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Waiting for Tiger

When I arrived at Congressional at 12:45, there were already two cameramen waiting outside the fountain by the clubhouse's front entrance, just in case Tiger decided to enter from that direction. There was speculation about exactly what sort of Buick he'd be driving. There was chatter about the Tiger mystique.

"Tiger Woods is not like a human," Comcast SportsNet behind the scenes person John Gardner explained. "You're like, 'I don't know if I can talk to him.' If he showed me the cure to cancer, I would be like, 'Ok, man'."

Inside, the media throng was growing, as reporters in shorts came off the course, and TV people arrived wearing sunglasses. Everyone was whispering about where Tiger might be. I heard a rumor that he was posing for photos by the bridge on the sixth hole, so I rushed down there with a Baltimore Sun reporter and a high school senior named Matt Poms who was shadowing me for the day. The only golfers we saw were a two-some featuring WTEM's Scott Jackson, who might not be Tiger, but who had just earned a net eagle on the previous hole. We also saw a groundskeeper and a Border Collie named Aaron. None had seen Tiger. Aaron was too busy chasing geese.

Back in the clubhouse, there was a rumor about a helicopter arriving, or possibly arriving, possibly with Tiger. There was no visual confirmation. Some media people stood watch on the patio, scanning the course for Tiger, or possibly just gawking at the sunbathers by the swimming pool. Eventually, someone in the know informed me that Tiger was actually touring the course with a Washington Post reporter.

Which made sense, since there were about as many Washington Post employees as gnats swarming around the grounds yesterday. Counting myself, there were at least five writers, at least one photographer, at least five WashingtonPost.com employees and at least one employee of Express. And it's not like we were alone. WTEM, which was broadcasting live, had about 10 people on site. Comcast SportsNet had the same, possibly more. "Let's put it this way, our station alone put in for eight people," said WJLA VP of News Bill Lord. "I didn't realize that many of you still knew my cell phone number," said Congressional President Stu Long.

The final tally was about 134 media persons, but the place was also overrun with sponsors and volunteers and members and special guests. Well over 200 people were milling about, underneath the tapestries and the ornate mirrors and the big chandeliers, waiting for Tiger.

"As far as press conferences in this area, this is up there with Michael Jordan and with Joe Gibbs returning," Fox 5's Lou Holder said.

"Everyone wants to be where Tiger is," Dave Feldman agreed. "He's the biggest name in sports."

"The biggest damn draw since Michael did his thing," WTEM's Brian Mitchell said. "He's the biggest draw in sports: Tiger Woods and Ultimate Fighting."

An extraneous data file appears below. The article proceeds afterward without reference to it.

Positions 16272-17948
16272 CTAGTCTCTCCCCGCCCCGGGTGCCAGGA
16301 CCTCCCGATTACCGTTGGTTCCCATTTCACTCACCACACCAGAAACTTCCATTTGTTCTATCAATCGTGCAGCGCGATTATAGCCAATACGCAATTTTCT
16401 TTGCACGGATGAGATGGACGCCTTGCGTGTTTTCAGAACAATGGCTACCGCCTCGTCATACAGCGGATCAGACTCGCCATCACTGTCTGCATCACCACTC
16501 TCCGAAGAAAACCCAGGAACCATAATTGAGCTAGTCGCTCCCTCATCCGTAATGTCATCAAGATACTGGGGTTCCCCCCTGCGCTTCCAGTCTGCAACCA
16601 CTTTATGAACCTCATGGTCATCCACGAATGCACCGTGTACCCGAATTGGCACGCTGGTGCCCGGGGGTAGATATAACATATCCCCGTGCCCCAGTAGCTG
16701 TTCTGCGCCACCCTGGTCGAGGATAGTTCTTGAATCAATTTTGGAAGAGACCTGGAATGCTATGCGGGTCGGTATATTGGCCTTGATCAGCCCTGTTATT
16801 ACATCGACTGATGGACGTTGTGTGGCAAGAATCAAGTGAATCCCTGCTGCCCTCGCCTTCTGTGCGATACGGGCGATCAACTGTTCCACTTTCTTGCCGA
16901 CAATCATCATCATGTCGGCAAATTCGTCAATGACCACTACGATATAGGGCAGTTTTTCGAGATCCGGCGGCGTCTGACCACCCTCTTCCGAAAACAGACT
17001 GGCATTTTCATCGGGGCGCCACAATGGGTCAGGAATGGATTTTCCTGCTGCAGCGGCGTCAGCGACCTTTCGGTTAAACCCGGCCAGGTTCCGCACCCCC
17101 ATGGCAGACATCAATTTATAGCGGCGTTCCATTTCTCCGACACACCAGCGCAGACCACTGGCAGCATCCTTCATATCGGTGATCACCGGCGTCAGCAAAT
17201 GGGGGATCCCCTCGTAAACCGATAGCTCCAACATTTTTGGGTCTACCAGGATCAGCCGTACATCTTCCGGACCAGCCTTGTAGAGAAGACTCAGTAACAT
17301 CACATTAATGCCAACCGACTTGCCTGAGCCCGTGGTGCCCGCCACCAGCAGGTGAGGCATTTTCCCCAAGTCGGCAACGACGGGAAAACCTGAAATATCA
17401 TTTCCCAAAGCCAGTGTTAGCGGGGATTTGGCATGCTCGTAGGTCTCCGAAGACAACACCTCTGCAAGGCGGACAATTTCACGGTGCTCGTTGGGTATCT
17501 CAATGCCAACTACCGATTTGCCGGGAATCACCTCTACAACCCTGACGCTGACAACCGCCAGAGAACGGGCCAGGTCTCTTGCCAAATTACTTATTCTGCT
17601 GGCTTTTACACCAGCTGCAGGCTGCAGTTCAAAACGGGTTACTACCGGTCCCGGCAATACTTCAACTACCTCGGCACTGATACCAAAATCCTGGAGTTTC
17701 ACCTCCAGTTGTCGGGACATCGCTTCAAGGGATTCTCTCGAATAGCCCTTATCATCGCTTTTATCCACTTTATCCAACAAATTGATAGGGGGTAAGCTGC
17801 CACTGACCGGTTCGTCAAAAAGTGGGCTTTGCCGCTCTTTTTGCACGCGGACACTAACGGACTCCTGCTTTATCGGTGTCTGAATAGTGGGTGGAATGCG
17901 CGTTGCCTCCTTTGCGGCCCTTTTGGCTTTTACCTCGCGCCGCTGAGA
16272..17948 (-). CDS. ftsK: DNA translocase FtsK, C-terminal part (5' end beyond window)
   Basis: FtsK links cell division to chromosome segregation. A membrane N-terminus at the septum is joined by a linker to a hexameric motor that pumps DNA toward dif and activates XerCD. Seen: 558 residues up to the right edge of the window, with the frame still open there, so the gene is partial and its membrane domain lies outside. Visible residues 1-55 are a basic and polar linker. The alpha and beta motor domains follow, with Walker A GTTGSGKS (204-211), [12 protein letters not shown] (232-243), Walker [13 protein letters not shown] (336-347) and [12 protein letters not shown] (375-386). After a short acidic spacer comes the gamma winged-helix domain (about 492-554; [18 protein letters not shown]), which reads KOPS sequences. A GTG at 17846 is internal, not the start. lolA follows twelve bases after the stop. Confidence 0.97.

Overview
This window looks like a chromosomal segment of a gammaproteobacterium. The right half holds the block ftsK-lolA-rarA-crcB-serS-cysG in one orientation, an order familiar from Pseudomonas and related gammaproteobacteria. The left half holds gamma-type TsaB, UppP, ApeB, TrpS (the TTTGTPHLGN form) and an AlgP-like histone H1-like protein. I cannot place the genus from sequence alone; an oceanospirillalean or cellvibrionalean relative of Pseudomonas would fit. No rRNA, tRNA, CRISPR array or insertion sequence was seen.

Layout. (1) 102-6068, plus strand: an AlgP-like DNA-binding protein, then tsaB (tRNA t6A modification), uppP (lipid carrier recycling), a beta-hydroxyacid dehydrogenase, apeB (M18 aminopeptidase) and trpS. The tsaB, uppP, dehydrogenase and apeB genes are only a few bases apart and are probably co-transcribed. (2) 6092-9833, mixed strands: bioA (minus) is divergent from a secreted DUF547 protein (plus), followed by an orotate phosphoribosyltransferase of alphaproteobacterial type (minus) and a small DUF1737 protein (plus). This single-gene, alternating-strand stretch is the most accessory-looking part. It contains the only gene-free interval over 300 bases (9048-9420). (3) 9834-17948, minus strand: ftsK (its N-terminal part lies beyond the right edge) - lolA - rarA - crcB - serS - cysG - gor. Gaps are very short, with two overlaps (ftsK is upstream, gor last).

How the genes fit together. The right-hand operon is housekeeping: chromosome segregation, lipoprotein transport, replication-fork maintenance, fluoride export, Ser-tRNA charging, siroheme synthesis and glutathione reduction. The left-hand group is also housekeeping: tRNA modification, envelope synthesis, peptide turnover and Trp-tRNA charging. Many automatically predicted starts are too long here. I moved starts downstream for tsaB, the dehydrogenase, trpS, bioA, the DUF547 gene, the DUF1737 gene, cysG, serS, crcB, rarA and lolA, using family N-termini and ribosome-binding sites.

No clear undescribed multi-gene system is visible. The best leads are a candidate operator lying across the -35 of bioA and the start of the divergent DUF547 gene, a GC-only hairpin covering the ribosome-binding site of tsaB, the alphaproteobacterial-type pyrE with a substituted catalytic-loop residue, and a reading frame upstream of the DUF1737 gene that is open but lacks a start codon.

And indeed, we haven't had many larger-than-life sports moments around here lately. Gilbert Arenas is a superstar, but no one who sponsors a video-game team and hangs out with his video gamers at Denny's and the arcade counts as larger than life. Alex Ovechkin wears red crocs. Clinton Portis dresses in wigs. Freddy Adu was a kid during his stay. Mike Tyson was in full meltdown mode by the time we got him. Lately, all we've had is washed-up Michael Jordan and the grandfather version of Joe Gibbs. Tiger is something different; one questioner today gushed all over him and then asked whether he was laying the groundwork for a future Presidential campaign; "Hell no," he said, "No, no, no, no. No. No. Uh-uh. Next."

But aside from Tiger, there was perhaps another dynamic at play.

"A) Tiger, B) A hell of a nice golf course for free, and C) free lunch," WJLA producer Alex Parker told me.

"Some of these people I've never seen in my life," WTEM's Scott Jackson pointed out.

"The size of the media crowd is always commensurate to the size of the buffet," WTEM's Scott Linn explained. "Someone from Des Moines showed up because they heard there were burgers."

And the buffet, which, in the name of journalistic objectivity I did not touch, was indeed sizable. There were burgers, with and without cheese, hot dogs, fried chicken (making Fuzzy Zoeller exceedingly distressed), coleslaw, baked beans, potato salad and an extensive selection of desserts, food all in keeping with the idea Tiger laid out for his tournament. "Basically," he said, "it's one big picnic, is kind of how you want to look at it."

Anyhow, the press conference started around 2:27, and Tiger began his remarks thus:

"[Clearing throat]. Sorry about that. We're very excited to [more throat clearing noises]."

He was sick. But he found his voice, and the 134 media people asked many questions, and Tiger gave many funny answers, and then the high school student following me around said he appreciated the experience, because it was interesting to see "what happens when the story goes wrong."

By Dan Steinberg  |  May 29, 2007; 4:59 PM ET
Categories:  Golf  
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